This post is a continuation of Storage Calculation – Part 2; in this post we are going to talk about how we calculate storage throughput and datastore sizing for your design.
Note: This post will show basic calculations and will not take into account caching and tiering technologies
In the previous post we discussed IOPS, and now we will use the IOPS in a formula to calculate the throughput.
The formula to calculate the throughput is: Throughput in MB/s = Workload IOPS * IO size / 1024
For example :
A Company uses storage to archive and steam video surveillance, the I/O size for this workload is 64K and the total workload IOPS is 5000 (for all cameras)
lets plug the numbers = 64k * 5000 / 1024 = 312.5 MB/s
When sizing Datastore, we need to consider the following:
- SAN/NAS volumes or filesystem size limitation
- VMFS5 limitations
- vmdk size limitation
- Number of VM in a datastore
- Network bandwidth for backup / replication
For me the RTO is critical. Lets assume that we have an RTO of 1 hour, that means that I have to backup or replicate all the VM on that datastore in one hour and we need to consider our network bandwidth.
Lets also assume that we have a 10Gb dedicated line to our replication site, theoretically that means that my bandwidth is 1250MB/s (i know that we don’t actually get this number due to TCP overhead, protocol speeds and much more), but with 1250MB/s this means that in one hour we can pass 4.5 TB. So now I can calculate the amount of VM on the datastore.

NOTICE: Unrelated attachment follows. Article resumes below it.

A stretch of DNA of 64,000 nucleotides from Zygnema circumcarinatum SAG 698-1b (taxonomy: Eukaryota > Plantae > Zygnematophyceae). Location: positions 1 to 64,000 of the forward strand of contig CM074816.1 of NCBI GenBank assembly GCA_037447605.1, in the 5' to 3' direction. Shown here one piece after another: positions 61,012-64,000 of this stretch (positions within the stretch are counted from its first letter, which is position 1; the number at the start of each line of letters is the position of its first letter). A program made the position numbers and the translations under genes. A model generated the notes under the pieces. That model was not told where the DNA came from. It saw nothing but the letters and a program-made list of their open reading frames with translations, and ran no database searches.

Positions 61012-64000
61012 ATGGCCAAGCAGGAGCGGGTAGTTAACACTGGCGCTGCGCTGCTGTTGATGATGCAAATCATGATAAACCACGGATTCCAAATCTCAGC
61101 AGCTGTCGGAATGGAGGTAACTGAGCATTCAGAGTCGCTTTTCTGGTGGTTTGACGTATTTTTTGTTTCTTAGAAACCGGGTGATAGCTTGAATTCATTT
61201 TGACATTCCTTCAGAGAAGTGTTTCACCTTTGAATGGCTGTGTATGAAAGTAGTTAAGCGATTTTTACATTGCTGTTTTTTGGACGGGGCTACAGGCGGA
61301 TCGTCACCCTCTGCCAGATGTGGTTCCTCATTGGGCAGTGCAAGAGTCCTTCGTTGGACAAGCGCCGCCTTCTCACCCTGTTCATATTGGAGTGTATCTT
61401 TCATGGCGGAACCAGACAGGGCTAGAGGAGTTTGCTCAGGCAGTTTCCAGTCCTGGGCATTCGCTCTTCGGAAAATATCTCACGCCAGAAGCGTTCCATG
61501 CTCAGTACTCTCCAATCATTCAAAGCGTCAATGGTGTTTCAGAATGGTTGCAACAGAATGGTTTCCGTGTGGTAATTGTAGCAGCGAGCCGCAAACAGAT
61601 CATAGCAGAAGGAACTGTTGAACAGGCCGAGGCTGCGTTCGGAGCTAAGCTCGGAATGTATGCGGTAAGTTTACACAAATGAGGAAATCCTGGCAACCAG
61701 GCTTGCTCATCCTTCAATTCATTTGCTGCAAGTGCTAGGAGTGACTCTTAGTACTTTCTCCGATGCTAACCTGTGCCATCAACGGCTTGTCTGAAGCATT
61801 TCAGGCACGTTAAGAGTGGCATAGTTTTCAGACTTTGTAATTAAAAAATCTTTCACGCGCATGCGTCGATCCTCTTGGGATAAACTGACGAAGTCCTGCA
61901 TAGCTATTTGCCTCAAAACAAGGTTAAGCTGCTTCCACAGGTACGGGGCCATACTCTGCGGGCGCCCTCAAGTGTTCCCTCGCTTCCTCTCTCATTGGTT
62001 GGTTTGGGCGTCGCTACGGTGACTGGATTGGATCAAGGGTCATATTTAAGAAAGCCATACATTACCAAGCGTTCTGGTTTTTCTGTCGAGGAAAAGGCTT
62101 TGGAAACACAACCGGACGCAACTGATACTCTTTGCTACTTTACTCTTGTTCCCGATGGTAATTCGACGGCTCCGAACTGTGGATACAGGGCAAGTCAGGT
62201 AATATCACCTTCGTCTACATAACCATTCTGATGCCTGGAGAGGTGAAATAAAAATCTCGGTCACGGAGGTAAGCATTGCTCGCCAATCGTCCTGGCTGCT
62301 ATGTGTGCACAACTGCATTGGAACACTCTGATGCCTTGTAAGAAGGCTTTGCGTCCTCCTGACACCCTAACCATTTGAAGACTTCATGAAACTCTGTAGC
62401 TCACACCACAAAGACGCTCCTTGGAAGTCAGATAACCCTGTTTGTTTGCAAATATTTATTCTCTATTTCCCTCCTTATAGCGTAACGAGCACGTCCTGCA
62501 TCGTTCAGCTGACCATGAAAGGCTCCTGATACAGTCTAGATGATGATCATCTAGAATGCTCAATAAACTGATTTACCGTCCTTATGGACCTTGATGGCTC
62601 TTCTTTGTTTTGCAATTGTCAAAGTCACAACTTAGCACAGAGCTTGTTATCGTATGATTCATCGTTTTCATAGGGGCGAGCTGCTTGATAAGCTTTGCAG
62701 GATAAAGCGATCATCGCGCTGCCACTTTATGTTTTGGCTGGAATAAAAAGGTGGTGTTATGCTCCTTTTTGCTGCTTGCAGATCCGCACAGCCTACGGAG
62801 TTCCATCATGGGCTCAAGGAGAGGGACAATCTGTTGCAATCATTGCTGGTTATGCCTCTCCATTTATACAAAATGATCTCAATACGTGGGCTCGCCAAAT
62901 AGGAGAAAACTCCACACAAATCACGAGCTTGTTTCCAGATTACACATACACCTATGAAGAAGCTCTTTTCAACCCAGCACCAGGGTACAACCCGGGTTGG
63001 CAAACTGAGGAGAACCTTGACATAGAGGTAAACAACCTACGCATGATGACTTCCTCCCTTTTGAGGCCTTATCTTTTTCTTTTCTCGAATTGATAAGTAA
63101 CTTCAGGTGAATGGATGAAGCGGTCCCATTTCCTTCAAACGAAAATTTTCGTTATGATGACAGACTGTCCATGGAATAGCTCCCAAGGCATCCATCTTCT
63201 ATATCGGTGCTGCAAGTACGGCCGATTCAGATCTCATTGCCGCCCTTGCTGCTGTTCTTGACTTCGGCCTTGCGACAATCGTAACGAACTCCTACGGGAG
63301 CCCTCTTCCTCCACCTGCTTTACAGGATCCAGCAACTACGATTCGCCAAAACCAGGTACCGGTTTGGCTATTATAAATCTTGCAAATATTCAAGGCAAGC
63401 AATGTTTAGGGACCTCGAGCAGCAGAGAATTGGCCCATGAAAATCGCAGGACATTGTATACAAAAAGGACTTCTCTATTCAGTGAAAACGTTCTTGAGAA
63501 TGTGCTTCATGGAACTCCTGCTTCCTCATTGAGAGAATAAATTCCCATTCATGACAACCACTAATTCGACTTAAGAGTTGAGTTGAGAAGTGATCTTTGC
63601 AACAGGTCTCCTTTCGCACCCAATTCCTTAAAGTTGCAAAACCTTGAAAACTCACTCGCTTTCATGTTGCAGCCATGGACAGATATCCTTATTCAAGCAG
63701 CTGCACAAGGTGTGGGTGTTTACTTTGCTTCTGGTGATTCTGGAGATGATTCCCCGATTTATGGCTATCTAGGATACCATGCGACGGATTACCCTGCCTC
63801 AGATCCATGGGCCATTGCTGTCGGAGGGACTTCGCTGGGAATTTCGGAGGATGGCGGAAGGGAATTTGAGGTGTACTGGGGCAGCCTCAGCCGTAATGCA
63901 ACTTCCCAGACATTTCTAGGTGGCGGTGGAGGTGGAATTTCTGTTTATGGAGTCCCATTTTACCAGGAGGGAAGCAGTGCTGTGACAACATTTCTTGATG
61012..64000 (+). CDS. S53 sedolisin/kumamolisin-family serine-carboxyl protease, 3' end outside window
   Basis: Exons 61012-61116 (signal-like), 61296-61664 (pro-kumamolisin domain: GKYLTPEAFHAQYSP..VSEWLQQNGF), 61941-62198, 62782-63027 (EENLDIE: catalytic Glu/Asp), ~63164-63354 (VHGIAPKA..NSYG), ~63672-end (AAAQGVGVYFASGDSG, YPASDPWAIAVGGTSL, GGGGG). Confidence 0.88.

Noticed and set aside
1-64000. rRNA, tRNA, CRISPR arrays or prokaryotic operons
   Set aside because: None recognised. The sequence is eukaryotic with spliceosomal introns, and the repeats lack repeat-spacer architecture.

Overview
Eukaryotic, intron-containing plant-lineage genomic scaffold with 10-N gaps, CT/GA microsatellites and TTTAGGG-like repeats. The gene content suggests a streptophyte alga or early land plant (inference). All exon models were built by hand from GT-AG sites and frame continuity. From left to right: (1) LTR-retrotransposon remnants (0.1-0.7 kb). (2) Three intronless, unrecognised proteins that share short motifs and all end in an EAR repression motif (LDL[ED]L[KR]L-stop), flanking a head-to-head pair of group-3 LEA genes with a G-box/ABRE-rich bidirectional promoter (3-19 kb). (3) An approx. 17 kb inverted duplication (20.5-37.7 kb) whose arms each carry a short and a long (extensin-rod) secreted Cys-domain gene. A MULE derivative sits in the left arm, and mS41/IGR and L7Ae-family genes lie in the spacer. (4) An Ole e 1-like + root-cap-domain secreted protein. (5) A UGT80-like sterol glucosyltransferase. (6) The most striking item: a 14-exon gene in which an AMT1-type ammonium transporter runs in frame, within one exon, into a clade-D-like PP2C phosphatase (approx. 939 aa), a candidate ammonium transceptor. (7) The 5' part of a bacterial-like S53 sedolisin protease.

Number of VM’s per datastore:
Now that we know that we can pass 4.5TB in an hour on the dedicated line, we can store up to 4.5TB in our datastore. So how many VM’s can we store?
We need to consider the following in regard to VM’s:
- MAX VMFS5 datastore size = 64TB
- MAX LUN size on your back end storage = depends on the SAN vendor
- VM size – how much capacity the VM needs
- VM memory – .vswap, which takes space in the datastore, needs to be included in the formula
- VM memory reserve – if VM has memory reserve, we need to account for that (Allocated Memory to VM – Reserve Memory to VM = Size of Swap file)
- IOPS requirements – can the datastore provide the total IOPS requirements? are we using the right RAID and disk configuration?
- Latency and queue depth configuration – what is the configuration of the queue depth? This can impact latency and overall IOPS
- Here’s great article about this subject from Frank Denneman: http://frankdenneman.nl/2009/03/04/increasing-the-queue-depth/
- To change the max queue depth config for each HBA vendor look at this KB. https://kb.vmware.com/selfservice/microsites/search.do?language=en_US&cmd=displayKC&externalId=1267
The basic formula is with no memory reserve:
Number of VM’s X (VM size + VM memory) + VM slack % (normally 20%)
Let’s plug the numbers for 20 vm’s each vmsize = 150G with 16G of RAM :
20 * ( 150G + 16G) + 20% = 3984GB which is 3.9TB which can fit in our 1 hour RTO
Thanks for reading,